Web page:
On paid family and sick leave, four in five Americans support legislation requiring employers to offer paid parental leave (and even more support paid sick leave). Other polls have similar findings: 70% support paid sick leave, 67% support paid maternal leave, and 55% support paid paternity leave.
On ISIS, Americans oppose military action, with 65% of Americans against sending special forces to the Middle East, and 76% against sending conventional ground troops.
Other polls show that a majority of Americans support the regulation of CO2 as a pollutant, with over half of all parties — Democrats (80%), Republicans (54%), Independents (60%) — in agreement.
U.S. citizens also want better trade policies, with almost two-thirds favoring some form of trade restriction.
And on police reform, 86% of Americans think police should be required to use body cameras, and 87% are in favor of independent, outside investigations when police kill unarmed civilians.
Americans are hemorrhaging democratic socialism!
We are a people who idolize Martin Luther King Jr., Gandhi, Jesus Christ, Mother Teresa — individuals who represent solidarity, kinship and empathy. We respect and agree with the teachings that call us to revolution; to fight for all our fellow human beings; to deeply, truly transform the injustice and corruption long imbedded in human society; to eliminate such a tragic non-necessity as poverty with the institution of fair pay, health care, equal education, decent working conditions and financial reform.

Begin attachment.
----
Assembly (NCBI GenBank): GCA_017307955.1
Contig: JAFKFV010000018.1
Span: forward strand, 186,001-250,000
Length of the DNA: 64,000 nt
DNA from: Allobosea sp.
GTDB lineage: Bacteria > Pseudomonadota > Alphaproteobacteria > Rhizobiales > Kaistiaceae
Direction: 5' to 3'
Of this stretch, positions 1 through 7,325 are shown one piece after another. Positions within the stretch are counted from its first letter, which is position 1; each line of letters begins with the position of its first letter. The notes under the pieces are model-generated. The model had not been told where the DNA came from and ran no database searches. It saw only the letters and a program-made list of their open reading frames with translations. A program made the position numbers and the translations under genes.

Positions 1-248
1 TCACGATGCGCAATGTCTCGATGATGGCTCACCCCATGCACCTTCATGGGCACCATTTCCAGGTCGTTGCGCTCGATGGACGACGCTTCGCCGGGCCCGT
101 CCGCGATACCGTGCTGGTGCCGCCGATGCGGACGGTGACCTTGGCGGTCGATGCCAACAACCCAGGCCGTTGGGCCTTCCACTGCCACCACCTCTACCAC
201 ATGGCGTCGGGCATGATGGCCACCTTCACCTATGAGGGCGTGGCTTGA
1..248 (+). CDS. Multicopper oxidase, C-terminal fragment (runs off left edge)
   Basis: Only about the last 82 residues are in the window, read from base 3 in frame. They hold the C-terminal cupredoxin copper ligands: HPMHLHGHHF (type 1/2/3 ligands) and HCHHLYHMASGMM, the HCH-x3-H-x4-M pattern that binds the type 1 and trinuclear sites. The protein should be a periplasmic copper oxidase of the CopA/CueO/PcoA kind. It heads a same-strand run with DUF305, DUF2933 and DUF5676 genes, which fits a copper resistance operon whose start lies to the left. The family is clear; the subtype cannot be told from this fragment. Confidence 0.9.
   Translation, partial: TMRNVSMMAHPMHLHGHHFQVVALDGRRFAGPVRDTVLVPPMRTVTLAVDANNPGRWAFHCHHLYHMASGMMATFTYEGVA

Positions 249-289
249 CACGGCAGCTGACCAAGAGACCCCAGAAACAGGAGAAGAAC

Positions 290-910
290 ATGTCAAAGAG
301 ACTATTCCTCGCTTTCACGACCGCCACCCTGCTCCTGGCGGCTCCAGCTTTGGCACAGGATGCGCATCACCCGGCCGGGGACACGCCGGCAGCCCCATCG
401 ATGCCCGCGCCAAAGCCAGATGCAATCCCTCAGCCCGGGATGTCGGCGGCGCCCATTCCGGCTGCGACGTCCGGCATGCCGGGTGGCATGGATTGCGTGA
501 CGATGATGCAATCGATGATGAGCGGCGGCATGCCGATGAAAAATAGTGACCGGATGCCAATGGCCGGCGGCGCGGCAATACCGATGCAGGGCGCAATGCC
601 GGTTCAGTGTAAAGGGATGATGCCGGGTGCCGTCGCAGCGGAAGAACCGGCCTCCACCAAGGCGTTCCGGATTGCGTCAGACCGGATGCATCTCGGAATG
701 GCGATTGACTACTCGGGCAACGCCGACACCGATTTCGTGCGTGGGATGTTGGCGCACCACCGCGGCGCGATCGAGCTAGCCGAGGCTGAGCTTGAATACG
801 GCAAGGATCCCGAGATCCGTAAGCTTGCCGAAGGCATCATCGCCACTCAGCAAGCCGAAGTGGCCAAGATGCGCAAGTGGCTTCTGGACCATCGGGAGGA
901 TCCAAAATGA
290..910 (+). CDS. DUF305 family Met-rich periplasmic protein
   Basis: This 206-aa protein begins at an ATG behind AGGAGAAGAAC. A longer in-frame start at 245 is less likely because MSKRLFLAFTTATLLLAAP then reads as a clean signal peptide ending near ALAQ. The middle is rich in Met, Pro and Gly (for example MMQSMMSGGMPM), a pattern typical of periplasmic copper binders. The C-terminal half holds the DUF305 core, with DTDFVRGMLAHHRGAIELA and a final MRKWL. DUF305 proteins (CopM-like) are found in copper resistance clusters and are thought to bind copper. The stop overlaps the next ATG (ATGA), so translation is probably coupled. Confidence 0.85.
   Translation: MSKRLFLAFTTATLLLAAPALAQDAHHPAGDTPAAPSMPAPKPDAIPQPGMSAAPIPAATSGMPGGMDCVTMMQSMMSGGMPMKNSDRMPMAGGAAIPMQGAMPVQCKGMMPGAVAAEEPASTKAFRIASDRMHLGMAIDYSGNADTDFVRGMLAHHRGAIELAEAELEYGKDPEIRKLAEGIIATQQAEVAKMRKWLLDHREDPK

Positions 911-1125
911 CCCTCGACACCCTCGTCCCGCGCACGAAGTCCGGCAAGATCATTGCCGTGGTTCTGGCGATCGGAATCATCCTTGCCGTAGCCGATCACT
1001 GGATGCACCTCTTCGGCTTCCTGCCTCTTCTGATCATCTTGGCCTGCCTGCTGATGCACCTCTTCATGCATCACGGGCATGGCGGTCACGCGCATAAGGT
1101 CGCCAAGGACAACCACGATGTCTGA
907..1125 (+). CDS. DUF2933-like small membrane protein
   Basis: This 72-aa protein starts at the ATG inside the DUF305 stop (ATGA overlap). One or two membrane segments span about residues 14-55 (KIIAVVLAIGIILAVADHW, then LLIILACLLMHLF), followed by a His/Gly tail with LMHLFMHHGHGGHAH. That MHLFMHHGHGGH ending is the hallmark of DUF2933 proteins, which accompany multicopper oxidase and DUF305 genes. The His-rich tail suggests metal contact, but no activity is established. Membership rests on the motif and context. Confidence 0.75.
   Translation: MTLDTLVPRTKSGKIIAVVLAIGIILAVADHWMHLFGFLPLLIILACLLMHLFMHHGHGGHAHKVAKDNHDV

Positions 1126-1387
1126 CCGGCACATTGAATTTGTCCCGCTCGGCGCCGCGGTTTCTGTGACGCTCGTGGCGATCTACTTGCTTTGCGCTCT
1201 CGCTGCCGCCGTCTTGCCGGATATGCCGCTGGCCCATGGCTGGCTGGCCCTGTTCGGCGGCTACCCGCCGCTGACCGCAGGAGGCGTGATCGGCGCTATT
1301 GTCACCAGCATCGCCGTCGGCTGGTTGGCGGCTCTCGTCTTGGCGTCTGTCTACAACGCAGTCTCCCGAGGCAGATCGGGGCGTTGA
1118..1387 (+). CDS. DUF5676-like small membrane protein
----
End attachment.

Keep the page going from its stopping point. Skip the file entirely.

We are a people who lionize the 1776 revolution, who look up to and admire those who stood strong against inequality.
We support Robin Hood-like taxes for the rich and the de-infestation of money from politics. We want a hike in pay for working-class people and health care for all humans sick and injured. We are in favor of destroying the vise-like grip corporations and their owners wield over our economy, regulations on the ghastly melting fumes we are spraying on the protector-bubble surrounding our planet, and heavy oversight of the people bestowed with murderous power and the grave duty of protecting others.
This slew of ideas have come to be known as liberal, as progressive, as democratic socialist, when, in reality, they are simply what we teach our children: don’t be greedy, treat others as you want to be treated, and speak up when you see injustice.
Who cares what they’re called?
As poll after poll shows, we like them.
Americans concur: a compassionate, fair land where babies grow up in equality and human beings are treated with respect and dignity is the country for us.
To make our values fit our reality, all we have to do is vote.
Because, after all, as studies show, when people vote, liberals win.